There are three categories of individuals providing their services – employee, worker and self employed independent contractor. The distinction can be important for a number of reasons including:
- What terms might be compiled into the contract
- Legal protection and the right to redundancy pay
- The application of the ACAS Code of Practice on Disciplinary and Grievance Procedures
- The application of the TUPE regulations
- Statutory duties owed by the employer
In many businesses, workers sign contracts specifying if they are employed or self-employed contractors.
The Employment Tribunal will look beyond the wording of the contract to see the reality of the working relationship.
If the individual can be hired and fired, if the business controls the way that the individual undertakes the role, is paid exclusively by the business, is provided with tools and transport by the ‘employer’ and has to provide the work personally (cannot send a substitute) – the Tribunal is likely to conclude that the individual is, in fact, an employee or a worker.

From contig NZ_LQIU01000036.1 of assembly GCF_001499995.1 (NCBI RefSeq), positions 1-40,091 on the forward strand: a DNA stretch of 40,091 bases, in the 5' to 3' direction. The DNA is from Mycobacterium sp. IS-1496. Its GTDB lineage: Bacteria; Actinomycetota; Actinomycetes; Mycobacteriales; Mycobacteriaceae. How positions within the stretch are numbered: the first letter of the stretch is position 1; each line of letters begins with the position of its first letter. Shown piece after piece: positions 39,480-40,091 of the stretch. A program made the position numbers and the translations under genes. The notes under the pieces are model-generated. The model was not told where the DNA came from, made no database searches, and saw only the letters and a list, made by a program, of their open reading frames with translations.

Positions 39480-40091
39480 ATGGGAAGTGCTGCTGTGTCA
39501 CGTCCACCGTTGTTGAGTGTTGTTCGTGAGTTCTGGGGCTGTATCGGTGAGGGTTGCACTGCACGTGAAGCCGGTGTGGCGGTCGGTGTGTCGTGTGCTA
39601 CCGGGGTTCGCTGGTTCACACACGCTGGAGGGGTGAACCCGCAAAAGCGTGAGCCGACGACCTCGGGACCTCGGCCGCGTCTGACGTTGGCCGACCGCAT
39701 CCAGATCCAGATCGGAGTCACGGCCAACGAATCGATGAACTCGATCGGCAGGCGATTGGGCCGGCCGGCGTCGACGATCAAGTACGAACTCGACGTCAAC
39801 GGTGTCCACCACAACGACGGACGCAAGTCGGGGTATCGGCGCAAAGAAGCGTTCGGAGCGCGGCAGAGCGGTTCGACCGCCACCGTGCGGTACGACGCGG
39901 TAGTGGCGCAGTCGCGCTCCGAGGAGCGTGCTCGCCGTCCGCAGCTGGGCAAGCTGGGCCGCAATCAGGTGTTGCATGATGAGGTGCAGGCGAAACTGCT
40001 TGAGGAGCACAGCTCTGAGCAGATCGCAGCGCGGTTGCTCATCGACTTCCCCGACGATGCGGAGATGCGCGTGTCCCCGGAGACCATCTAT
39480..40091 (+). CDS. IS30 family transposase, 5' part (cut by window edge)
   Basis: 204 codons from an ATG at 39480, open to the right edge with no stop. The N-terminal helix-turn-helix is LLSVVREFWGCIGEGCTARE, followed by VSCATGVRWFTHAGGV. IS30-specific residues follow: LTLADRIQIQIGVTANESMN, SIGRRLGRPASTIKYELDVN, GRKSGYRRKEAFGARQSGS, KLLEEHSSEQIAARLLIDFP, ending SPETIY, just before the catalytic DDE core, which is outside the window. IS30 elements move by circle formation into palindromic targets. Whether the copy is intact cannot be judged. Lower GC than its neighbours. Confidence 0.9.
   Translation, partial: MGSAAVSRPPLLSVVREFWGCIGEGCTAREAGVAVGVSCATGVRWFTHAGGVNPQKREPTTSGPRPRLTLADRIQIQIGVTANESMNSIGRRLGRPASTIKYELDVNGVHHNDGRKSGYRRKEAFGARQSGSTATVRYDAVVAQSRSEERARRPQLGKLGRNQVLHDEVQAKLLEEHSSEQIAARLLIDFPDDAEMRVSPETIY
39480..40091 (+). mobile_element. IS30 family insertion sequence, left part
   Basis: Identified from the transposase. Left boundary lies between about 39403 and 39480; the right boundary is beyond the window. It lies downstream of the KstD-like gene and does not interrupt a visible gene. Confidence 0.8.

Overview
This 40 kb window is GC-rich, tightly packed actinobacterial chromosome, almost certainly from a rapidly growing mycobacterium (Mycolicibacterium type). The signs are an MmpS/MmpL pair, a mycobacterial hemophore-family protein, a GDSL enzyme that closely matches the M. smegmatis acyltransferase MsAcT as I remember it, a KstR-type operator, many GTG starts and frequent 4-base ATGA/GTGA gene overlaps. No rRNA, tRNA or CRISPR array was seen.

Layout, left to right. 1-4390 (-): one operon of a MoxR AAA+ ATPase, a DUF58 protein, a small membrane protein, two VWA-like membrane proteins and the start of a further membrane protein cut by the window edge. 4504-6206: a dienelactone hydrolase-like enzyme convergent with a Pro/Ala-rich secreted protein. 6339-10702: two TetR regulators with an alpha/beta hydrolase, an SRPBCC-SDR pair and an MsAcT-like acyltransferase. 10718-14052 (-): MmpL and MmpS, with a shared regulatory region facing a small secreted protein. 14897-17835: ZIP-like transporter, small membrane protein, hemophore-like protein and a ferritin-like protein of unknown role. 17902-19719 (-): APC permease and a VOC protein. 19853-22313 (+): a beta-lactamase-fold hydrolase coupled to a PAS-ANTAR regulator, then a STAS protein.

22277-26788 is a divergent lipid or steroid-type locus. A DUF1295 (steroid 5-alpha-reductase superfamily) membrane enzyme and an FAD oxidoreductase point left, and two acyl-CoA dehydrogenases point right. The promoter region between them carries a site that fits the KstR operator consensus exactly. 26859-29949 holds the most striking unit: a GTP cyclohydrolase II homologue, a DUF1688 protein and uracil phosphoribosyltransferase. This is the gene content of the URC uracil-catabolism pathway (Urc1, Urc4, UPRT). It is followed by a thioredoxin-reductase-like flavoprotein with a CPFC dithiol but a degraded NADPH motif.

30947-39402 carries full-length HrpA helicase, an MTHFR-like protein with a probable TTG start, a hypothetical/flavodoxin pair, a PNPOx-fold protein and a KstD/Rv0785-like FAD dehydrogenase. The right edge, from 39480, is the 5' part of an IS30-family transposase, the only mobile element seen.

The worker will then have the rights that an employee or a worker would have. The Tribunal will not be persuaded by words used in one document if the reality of the relationship between the parties suggests a different status.
This has significant tax implications for the Employer, as well as possibly giving rise to Employment Tribunal claims should the relationship be terminated.
Recent changes to the law have introduced a new employment status of Employee Shareholder. Here an employee agrees to forego some employment rights in return for shares. There are strict requirements for such a relationship to exist. We are able to advise you in relation to these requirements.